The emerging trend in healthcare is the use of data analytics, which can predict, for instance, disease outbreaks and, at an individual level, whether a person is likely to develop a certain illness, or a woman is likely to deliver a baby prematurely.
In November 2023, the UK Biobank released the full genetic sequences of half a million people — a treasure trove that scientists could use to uncover links between DNA and diseases.
By analysing these genomes alongside clinical data, researchers can identify genetic markers associated with diseases, predict patient outcomes, and tailor treatments based on individual genetic profiles.
This approach holds immense potential in tackling complex conditions such as cancer, cardiovascular diseases, and rare genetic disorders.
What UK Biobank released was a large dataset, but it is truly tiny compared to the ocean of data lying out there. Billions of pieces of data, including images (X-rays and other scans), are awaiting the attention of researchers.
Incidentally, researchers at AIIMS, Delhi, are collecting images of oral cancer and pre-cancer cases and labelling them; 5,000 labelled images in hand, they aim to do ten times as much.
A hospital chain in the US is using data to analyse the pathology of kidney donors and recipients to determine the right match.
Similarly, there are mountains of data on the side of the commercialisation of drugs.
Data abounds for deciphering everything from patient behaviour management to how a drug sales representative can best approach a particular doctor.
But data exists in silos and doesn’t readily yield to analytics (picking up non-obvious trends). Someone needs to ‘integrate’ the data to make it ‘analytics-ready’.
A US-headquartered start-up called Agilisium Consulting, founded by Chennai-origin Raj Babu, does the job of getting data analytics-ready.
Agilisium, in a way, encapsulates two entwining trends in the data industry — the business opportunity in integrating and ‘cleaning’ data to make it suitable for analytics; and the drastic reduction in cost, thanks to cloud computing.
Babu earlier worked for 20th Century Fox and Universal Music Group, where he had to rummage through data and suggest the best times to display or withdraw a movie, or place a DVD on a Walmart shelf.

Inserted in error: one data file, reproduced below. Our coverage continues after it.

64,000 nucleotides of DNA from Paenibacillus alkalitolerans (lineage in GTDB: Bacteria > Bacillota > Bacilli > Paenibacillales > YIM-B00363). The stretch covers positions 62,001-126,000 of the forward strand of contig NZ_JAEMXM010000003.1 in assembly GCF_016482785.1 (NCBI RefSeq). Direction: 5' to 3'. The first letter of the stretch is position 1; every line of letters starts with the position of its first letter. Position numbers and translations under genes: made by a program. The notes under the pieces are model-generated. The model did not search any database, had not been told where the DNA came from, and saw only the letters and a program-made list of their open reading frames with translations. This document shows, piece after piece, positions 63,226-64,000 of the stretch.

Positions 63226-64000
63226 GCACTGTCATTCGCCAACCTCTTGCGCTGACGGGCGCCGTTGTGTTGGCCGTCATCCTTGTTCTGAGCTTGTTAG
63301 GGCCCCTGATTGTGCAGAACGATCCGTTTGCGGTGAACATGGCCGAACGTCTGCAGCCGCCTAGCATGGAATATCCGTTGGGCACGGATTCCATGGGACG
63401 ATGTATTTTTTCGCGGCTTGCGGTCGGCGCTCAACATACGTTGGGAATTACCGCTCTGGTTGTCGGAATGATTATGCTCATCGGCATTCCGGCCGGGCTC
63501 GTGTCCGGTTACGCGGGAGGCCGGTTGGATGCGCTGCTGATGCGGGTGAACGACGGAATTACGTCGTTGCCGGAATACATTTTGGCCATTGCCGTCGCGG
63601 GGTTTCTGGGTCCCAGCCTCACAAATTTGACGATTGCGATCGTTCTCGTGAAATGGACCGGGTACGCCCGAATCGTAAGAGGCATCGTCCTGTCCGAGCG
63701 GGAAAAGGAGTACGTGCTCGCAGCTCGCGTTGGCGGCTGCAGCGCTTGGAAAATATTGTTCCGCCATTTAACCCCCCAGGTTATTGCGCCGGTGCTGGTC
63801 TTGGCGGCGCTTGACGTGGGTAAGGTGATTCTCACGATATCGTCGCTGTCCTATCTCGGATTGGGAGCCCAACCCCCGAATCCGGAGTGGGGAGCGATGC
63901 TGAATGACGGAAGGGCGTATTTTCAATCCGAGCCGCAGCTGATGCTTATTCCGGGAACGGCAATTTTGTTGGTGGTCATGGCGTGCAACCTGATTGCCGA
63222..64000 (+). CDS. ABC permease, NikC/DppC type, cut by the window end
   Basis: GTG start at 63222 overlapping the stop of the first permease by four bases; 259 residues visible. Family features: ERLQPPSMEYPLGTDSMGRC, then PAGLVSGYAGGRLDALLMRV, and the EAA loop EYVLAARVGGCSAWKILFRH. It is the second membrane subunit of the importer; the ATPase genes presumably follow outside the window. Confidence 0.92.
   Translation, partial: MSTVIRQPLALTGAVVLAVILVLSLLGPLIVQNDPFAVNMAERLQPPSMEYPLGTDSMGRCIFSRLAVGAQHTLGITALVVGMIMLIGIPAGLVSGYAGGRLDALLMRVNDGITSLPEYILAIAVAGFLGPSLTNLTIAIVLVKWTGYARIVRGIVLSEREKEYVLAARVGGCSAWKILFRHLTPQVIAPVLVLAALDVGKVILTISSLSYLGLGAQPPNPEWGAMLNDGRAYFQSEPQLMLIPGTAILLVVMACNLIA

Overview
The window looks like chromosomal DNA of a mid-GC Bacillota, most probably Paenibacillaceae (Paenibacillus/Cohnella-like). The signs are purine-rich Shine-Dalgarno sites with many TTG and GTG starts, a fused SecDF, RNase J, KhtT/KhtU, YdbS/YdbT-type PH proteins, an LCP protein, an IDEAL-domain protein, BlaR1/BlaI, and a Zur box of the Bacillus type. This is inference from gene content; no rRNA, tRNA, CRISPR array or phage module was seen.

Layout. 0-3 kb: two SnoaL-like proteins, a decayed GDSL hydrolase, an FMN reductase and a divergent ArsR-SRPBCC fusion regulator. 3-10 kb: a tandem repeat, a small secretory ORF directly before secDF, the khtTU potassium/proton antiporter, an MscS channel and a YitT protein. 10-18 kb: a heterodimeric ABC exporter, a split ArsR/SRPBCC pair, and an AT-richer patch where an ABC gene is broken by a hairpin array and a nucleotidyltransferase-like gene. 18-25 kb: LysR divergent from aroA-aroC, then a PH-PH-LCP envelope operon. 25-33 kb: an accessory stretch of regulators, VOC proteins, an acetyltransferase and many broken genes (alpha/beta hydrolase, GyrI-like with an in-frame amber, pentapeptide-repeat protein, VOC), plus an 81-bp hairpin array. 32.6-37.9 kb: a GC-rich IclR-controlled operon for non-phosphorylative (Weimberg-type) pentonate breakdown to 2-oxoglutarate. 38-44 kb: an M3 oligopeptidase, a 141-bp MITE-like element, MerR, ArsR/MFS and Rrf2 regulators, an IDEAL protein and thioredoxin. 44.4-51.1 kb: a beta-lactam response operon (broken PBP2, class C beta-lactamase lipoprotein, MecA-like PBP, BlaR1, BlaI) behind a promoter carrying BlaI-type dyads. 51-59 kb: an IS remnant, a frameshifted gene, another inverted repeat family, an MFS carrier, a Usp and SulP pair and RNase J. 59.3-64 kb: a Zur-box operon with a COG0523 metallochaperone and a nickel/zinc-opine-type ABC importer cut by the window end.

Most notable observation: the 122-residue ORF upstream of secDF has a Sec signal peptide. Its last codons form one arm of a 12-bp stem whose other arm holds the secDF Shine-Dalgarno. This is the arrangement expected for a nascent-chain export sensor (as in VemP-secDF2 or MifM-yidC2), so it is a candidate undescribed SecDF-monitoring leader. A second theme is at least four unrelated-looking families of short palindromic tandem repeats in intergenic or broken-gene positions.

Having cut his teeth in the field, he combined the ‘agility’ of data with his favourite Matt Damon-starrer sci-fi Elysium to start up Agilisium Consulting a decade ago. Its services include data architecture consulting, data integration, and storage and analytics.
In a way, Agilisium is like ChatGPT at an enterprise level. Over 70 per cent of its 850-odd staff is stationed in Chennai.
In a conversation with Quantum, Babu gave the example of Amgen, a US-based biotech research company, which was overwhelmed by the amount of data sets it had and sought Agilisium’s help to handle it.
Asked if managing so much data requires large computing power, Babu says the company hires compute power from the cloud.
Agilisium is an ‘AWS or Amazon Web Services partner’, which means it provides AWS cloud services and solutions to customers.
Amgen says its data processing time dropped from 48 to 12 hours and it was able to ingest several petabytes of new data sets without disrupting the system performance.
“We grew from hundreds to thousands of users, while reducing the errors in our data metrics,” says Sheetal Pillai, Amgen’s senior manager in charge of commercial data sciences. These new approaches to data management and processing enabled Amgen to scale up quickly, reduce time-to-market, and unlock more computing power.
Agilisium recently announced that it has set apart a million dollars for co-innovation.
Its pitch: If you have a problem and the data that can be used to solve it, then it will invest $25,000 (in terms of professional time, buying cloud capacity, and so on) to provide a solution. Agilisium’s takeaway will be the learnings as well as a chunk of codes, which can be applied elsewhere.
None of this would be possible without the tremendous fall in the cost of hiring cloud services. Today, you can store 100 TB of data on Azure for $1,600 a year. Amazon S3 offers the same for $2,100. Earlier, when you had to buy your server, it cost millions.
Babu says India can become the “data-driven digital R&D hub of the world”.